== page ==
Mobile banking apps or any mobile apps that involve the use of financial or private information are only as secure as your mobile device, whether notebook, laptop, or smartphone. Many of us own several mobile devices, but how secure are they?
If you plan to use your device for mobile banking, then you need a security checklist before biometric–based banking apps are even a consideration. The following is a recommended approach to securing your mobile device.
- Encrypt your device.
- Choose a password that is memorable, but not easily guessed by third parties, social engineering (from social media, for example), or by using brute force hacking techniques. Your partner’s name and year of birth will not cut it.
- The use of KeePass or other software to generate and store 20-25 digit passwords (alphanumeric with special characters) is recommended. Note: Writing this password down and storing in your wallet for easy reference defeats this security attempt.
- Only install trusted apps and never jailbreak (Apple devices) or root (Android platforms) to gain ‘improved’ access to the core OS.
- Ensure a remote wipe feature is active and/or ensure an automatic wipe of the device if it is lost or stolen, an all-too-common occurrence.
Okay, your device is as secure as you can make it and your chosen bank has implemented a mobile banking solution that includes biometric features. At the time of writing, mobile banking apps are aimed at two primary biometrics technologies: voice and fingerprint authentication.
By the end of summer 2016, Hongkong and Shanghai Banking Corporation (HSBC) will complete the rollout of their biometric-based online banking solution to 15 million UK customers. Many other global banks have or plan to implement similar initiatives, but how effective are they? Will the elimination of passwords (long considered insecure) and introduction of biometrics make mobile banking more secure than before?
Unfortunately, hackers are a diligent bunch and are sure to find exploits. Biometrics will not allow users to relax – security awareness is still necessary to prevent loss of your financial information.
Keeping Your Voice ID Secure
Even in popular culture, speech recognition is mocked as a flawed technology and even industry-leading solutions such as Dragon Naturally Speaking from Nuance Communication require a training period to maximize accuracy during dictation. Regional accents, unknown acronyms and industry terms may cause problems initially but with careful training, upwards of 99 percent accuracy is possible. Nuance is still the industry leader and its technology is used by HSBC, Barclay’s bank and many more when implementing speech recognition solutions.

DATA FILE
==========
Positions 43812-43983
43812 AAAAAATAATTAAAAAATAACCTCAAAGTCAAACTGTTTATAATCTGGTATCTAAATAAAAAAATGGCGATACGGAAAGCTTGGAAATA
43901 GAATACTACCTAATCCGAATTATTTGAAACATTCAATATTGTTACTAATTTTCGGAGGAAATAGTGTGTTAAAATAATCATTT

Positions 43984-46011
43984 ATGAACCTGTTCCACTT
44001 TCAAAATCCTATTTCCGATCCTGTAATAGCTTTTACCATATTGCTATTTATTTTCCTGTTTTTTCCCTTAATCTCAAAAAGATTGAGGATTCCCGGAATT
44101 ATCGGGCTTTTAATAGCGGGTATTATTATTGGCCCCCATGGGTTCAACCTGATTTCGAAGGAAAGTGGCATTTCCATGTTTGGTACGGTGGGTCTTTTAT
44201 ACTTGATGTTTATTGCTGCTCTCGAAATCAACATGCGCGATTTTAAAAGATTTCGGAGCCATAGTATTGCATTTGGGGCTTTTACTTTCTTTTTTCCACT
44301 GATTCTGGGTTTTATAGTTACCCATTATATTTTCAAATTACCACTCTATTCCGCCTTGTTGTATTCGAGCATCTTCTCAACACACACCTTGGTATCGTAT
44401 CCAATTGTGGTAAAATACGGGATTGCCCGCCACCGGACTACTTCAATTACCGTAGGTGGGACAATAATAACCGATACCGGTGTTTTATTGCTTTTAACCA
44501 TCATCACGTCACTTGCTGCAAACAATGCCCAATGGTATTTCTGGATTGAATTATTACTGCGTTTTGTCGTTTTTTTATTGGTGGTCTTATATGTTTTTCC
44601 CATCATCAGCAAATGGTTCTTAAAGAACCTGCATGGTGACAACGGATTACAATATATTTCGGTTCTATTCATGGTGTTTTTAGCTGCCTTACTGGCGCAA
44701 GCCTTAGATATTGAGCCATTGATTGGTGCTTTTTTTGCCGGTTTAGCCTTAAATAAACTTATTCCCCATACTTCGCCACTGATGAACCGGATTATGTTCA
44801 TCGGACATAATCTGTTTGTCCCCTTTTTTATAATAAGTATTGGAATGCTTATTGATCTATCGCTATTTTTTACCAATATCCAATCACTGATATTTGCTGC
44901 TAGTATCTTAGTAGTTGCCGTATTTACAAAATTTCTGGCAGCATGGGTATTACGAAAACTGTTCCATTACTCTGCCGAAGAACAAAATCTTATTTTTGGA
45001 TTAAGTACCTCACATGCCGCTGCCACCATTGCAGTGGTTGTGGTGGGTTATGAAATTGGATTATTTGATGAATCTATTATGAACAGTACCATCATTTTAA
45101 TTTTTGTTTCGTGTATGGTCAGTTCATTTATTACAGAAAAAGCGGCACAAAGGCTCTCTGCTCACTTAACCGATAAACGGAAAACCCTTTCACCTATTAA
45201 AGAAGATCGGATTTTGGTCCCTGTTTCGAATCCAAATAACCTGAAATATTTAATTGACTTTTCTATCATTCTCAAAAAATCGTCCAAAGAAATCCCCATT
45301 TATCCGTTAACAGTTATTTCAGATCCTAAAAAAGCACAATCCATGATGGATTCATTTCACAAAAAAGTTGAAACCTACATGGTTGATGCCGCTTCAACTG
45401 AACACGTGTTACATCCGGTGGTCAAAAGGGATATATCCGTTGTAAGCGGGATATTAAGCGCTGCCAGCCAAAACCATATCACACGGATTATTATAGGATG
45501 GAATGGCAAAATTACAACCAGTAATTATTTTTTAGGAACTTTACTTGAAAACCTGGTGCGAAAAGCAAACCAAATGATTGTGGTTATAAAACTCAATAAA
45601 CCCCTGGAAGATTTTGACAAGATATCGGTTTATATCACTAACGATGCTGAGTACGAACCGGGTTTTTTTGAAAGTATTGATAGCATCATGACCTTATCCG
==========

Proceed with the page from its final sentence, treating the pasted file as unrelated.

Unfortunately, according to Network World, researchers from the University of Alabama, instigated successful voice impersonation attacks using just a few minutes of recorded voice samples, with readily available commercial voice morphing software. The researchers concluded that voice conversion poses a serious threat, being successful against verification processes in the majority of cases. What can we learn from this?
We will need to be very careful what we say in public, on phone calls and audio posts online. Once sufficient voice samples are gathered, they can be used against us to access anything that requires a voiceprint match.
Is fingerprint recognition any better?
When setting up fingerprint recognition on any system, the user must register their fingers. Proven on the Galaxy S5 and on the iPhone 5S, in separate incidents, hackers and researchers were apple to print the acquired fingerprint and bypass biometric security on each device. It is worth mentioning that no high-tech equipment was required, the hackers used excess toner ink while printing and created a dummy print with wood glue while the researchers used a standard inkjet printer with silver conductive ink and AgIC paper. The ink and paper is readily available and used by hobbyists to print electronic circuits.
The Future of Biometric Security
While biometrics imply increased security, those with the inclination to hack that information can do so quite easily If nothing else, given that biometric adoption is on the increase, not only in financial tech but also in healthcare, employee management, premises security, mobile device access and the retail industry, we will need to be conscious of where we leave prints and voiceprint samples.
While retina-based security and facial recognition are two other options for biometric authentication, hackers will soon exploit those if they haven’t already.
It is clear that biometrics has its limitations and what we may need is a new crop of experienced IT security experts who can develop a secure authentication method that works on all platforms. Opportunities are available in multiple industries for those with a keen interest in developing new and improved sensors, software and hardware that will secure our financial data and reduce the paranoia often associated with authentication processes.
Be advised, McAfee Labs has predicted that security threats from mobile banking apps are on the rise in 2016. In the meantime, being careful is essential.
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